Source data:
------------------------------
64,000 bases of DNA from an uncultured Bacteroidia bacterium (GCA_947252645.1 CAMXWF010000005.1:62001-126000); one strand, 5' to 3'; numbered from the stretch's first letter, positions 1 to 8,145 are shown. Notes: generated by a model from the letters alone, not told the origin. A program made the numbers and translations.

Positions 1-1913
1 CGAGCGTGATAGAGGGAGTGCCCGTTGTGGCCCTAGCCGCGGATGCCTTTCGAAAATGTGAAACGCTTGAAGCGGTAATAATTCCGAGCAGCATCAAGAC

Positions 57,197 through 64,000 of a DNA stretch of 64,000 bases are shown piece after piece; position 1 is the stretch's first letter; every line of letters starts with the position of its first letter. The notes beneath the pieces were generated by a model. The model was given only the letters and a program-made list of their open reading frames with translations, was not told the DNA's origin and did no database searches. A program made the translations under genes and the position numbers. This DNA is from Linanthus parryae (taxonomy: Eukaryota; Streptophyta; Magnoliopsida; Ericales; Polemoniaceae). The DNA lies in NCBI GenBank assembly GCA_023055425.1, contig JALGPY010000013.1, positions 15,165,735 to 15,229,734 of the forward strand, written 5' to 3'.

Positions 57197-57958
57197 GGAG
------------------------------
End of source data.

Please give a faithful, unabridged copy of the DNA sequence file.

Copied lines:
64,000 bases of DNA from an uncultured Bacteroidia bacterium (GCA_947252645.1 CAMXWF010000005.1:62001-126000); one strand, 5' to 3'; numbered from the stretch's first letter, positions 1 to 8,145 are shown. Notes: generated by a model from the letters alone, not told the origin. A program made the numbers and translations.

Positions 1-1913
1 CGAGCGTGATAGAGGGAGTGCCCGTTGTGGCCCTAGCCGCGGATGCCTTTCGAAAATGTGAAACGCTTGAAGCGGTAATAATTCCGAGCAGCATCAAGAC

Positions 57,197 through 64,000 of a DNA stretch of 64,000 bases are shown piece after piece; position 1 is the stretch's first letter; every line of letters starts with the position of its first letter. The notes beneath the pieces were generated by a model. The model was given only the letters and a program-made list of their open reading frames with translations, was not told the DNA's origin and did no database searches. A program made the translations under genes and the position numbers. This DNA is from Linanthus parryae (taxonomy: Eukaryota; Streptophyta; Magnoliopsida; Ericales; Polemoniaceae). The DNA lies in NCBI GenBank assembly GCA_023055425.1, contig JALGPY010000013.1, positions 15,165,735 to 15,229,734 of the forward strand, written 5' to 3'.

Positions 57197-57958
57197 GGAG